Don't take the train during Chinese holiday...
I now understand why I was warned by numerous people not to travel in China during the national holiday... Unkowingly I had planned my longest train journey through China - spanning the entire length of the country from Beijing to Kunming - during the national holiday week. Purchasing my train tickets well in advance (I thought...) I was incredulous to find that only hard seat tickets (the lowest class of tickets, or so I thought) were still available. Thirty-eight hours on a hard seat - how bad could it be? I had no idea of the horror that was in store for me.
'Hard seats' consisted of a seating arrangement of 6 'hard' seats (and indeed, they were hard) grouped together. This was incredibly claustrophobic, especially due to the number of boxes and sacks of shit that the entire Chinese population seemed to insist on traveling with (really, how many rice cookers does one need?). OK, I thought, this is bearable. That was until the notion of the 'standing' ticket became apparent to me. I had heard the phrase 'standing ticket' previously but refused to believe that: 1. such a barbaric concept could exist for overnight train journeys and 2. who would be stupid enough to buy a ticket anyway? I was mistaken on all accounts - it seemed that 60% of the train's passengers had a 'standing' ticket which was apparently available in an infinite number, meaning that the train exceeded it's seating capacity by- I would estimate - 5 times. 'Standing' in fact meant finding any space to place oneself without occupying a seat - fold-up chairs were placed in the aisles, people lay underneath seats, in the sinks (yes, 'in' the sink), by the toilet: every foreseable square centimetre of space on the train carriage was occupied. Sporadically people would try to sneak onto the end seat of a row, meaning that the 3 seats would actually be accomodating 4 people. It could be likened to a refugee camp.
I nearly leapt for joy at the first stop after approximately 4 hours - surely none of these people could be in it for the overnight journey? Expecting the train to shift the straggling 'standing' passengers and clear up some space on the train, I was horrified to find that the few passengers who did disembark were only replaced by a new batch! After approximately 7 hours when I no longer had sensation in my arse and was unable to even walk along the carriage due to the sheer number of passenegers crammed into the aisle like sardines, I was on the verge of developing claustrophobia: I had to get off the train. It was just unbearable. However, it was midnight and the highly inconvenient Chinese custom of not displaying station names hindered any chance of me finding a hotel. Resolving to stick it out until the morning, I attempted to sleep. Drifting in and out of consciousness I was sporadically woken by the rapid turnover of passengers occupying the seats around me (most of them overweight males with no concept of personal space). By 6am I resolved to stick the rest of the journey out - I had survived 12 hours, only another 26 to go. The situation didn't improve: all disembarking passengers were replaced by equal numbers of new passengers meaning the train's capacity remained constant.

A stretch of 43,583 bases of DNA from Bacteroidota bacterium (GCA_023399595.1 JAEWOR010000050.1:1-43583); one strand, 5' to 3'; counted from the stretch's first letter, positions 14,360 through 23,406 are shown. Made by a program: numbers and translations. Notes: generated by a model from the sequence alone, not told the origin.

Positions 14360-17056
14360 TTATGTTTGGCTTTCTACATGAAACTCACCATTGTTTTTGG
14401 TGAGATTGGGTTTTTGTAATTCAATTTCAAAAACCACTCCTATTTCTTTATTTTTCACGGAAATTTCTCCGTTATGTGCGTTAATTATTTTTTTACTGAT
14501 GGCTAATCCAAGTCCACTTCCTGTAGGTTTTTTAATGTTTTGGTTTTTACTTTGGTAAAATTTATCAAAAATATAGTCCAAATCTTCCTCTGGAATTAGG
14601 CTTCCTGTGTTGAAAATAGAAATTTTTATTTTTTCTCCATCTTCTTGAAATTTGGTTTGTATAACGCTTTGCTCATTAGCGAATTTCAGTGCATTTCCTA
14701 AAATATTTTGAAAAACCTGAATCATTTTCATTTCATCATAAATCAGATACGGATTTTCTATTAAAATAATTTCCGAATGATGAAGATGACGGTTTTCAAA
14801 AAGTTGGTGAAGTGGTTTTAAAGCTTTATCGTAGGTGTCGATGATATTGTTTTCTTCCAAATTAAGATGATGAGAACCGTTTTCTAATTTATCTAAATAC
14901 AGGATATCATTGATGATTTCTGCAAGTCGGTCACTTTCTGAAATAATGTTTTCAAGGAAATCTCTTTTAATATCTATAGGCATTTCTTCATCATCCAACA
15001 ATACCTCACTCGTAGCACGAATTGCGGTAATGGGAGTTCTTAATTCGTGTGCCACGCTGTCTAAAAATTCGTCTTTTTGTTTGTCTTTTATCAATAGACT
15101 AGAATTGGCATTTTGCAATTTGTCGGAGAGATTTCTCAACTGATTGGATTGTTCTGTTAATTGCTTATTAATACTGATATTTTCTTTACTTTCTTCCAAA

The toilets were a whole other nightmare. The staff had obvioulsy given up on any attempts to clean the train and there seemed to be a universally distinct lack of ability to contain shit within the toilet pan; I had to limit my oral intake so as to reduce my need for contact. The fact that the sinks were inaccessable due to their occupation by passengers confounded the issue.
Thirty eight hours finally approached....and passed by.... The final insult: the train arrived 2 hours later than scheduled! Feeling as if I had survived a form of archaic torture, I was overjoyed to be on land again.
Don't EVER take the train during Chinese holiday.